What Is Laughter, Anyway?
Most of the time, people laugh for reasons that have nothing to do with finding something funny. Food for thought next time you’re cracking up chicks at bars!
By Camille Lamb
Laughing sometimes makes no sense — just ask the poor guy in the video above, who is clearly discussing something serious but cannot stop laughing at the people with whom he’s discussing it. (To be fair, the other guy’s voice is pretty funny. And what a ridiculous language they speak!) So in trying to figure out what laughter is, we need to keep in mind that it’s not just something that happens when we see or hear something funny. In fact, studies have shown that the majority of the laughing people do has nothing to do with humor. So what is laughter? Like so many other things about humans, it’s basically a monkey strategy to avoid getting killed …
What makes you laugh?
Millions of years ago, when we were still using our feet to power cars and domesticating dinosaurs as pets, laughter was a social cue, not a response to a great knock-knock joke. “It was a sign that you were engaging in a playful relationship, not an aggressive one,” explains Dr. Robert Provine, author of Curious Behavior: Yawning, Laughing, Hiccupping and Beyond. “If you laughed, it was a signal that you weren’t going to attack someone.” So it’s a survival tool that we use to let people know we’re part of the group, or that there’s nothing to worry about, or that we’re not about to murder everyone in a blind rage. And that’s why so many different kinds of things can make us laugh — from funny stuff to unfunny stuff to awkwardness to danger.
What happens to your body when you laugh?
The act of laughter requires the activation of muscle groups throughout the face and body — it’s why you can be doubled over. Meanwhile, the epiglottis, a flap of cartilage at the back of your throat that prevents you from literally inhaling your food, covers part of the opening to your windpipe. The way the air is forced out can sound very different — from loud guffaws to quiet snickers — but according to Provine, people actually tend to laugh with similar cadences. Each “ha” is about one-fifteenth of a second long, with about one-fifth of a second in between.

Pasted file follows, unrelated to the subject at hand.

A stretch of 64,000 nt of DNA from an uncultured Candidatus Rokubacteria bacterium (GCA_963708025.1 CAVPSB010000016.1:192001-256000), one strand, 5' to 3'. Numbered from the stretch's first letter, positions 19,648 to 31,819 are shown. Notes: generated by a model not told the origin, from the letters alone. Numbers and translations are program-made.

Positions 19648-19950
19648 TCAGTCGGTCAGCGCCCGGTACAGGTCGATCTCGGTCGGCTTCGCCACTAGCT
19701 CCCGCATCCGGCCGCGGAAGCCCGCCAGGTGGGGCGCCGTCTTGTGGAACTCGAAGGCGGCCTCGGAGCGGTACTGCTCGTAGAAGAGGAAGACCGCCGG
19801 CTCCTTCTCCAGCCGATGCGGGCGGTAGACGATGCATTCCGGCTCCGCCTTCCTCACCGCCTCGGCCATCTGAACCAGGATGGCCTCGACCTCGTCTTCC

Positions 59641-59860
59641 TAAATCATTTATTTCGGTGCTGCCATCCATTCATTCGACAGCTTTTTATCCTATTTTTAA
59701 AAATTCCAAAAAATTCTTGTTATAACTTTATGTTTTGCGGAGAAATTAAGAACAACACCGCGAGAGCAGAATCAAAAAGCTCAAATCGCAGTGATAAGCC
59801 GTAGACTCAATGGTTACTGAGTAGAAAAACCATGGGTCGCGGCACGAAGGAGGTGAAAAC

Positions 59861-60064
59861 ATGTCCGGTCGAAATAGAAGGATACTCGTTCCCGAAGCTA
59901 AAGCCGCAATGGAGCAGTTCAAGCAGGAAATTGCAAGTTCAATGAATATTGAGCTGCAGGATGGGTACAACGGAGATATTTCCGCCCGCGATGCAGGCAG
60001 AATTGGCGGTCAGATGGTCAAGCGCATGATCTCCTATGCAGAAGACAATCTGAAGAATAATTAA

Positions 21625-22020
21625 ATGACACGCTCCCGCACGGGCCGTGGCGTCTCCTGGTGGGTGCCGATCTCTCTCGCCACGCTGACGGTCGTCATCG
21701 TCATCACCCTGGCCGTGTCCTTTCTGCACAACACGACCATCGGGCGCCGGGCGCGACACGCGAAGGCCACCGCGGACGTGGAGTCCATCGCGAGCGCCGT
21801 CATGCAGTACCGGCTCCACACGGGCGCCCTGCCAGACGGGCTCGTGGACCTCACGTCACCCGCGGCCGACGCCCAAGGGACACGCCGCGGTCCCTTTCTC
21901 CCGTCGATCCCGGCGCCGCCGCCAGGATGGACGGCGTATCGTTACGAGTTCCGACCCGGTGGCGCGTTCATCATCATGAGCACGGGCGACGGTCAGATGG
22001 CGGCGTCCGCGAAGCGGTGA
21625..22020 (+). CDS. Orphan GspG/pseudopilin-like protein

Why do some people cry when they laugh?
It’s not because they’re sissies … well, sometimes it is. When you “laugh till you cry,” you’re yucking it up so violently that the lack of oxygen caused by the epiglottis blocking your windpipe activates your tear ducts. The same sort of thing would happen if you deprived yourself of oxygen by, say, covering your head in a plastic bag while masturbating. (Or so we’ve heard.)
Why do we laugh at things that aren’t funny?
Several parts of your brain work together to process sensory information that induces laughter. That makes sense when it’s a droll comment in a fussy British TV show or a YouTube vid of a dude getting nailed in the nuts by a Frisbee — but it’s more confusing when it’s one of Uncle Randy’s terrible jokes at family dinners. But again, about 80 percent of the time, your laughter has nothing to do with humor. You laugh at Uncle Randy to prevent social awkwardness. You laugh at funerals to relieve tension. You laugh at the suffering of your enemies because … well, because it’s funny.
Can laughing really make you healthier?
Not really. But happy and healthy people probably tend to laugh more. “Any health benefits are secondary to the social benefits of laughter,” Provine says. “If you’re laughing often with friends and family, it’s a sign that your life is probably going well.”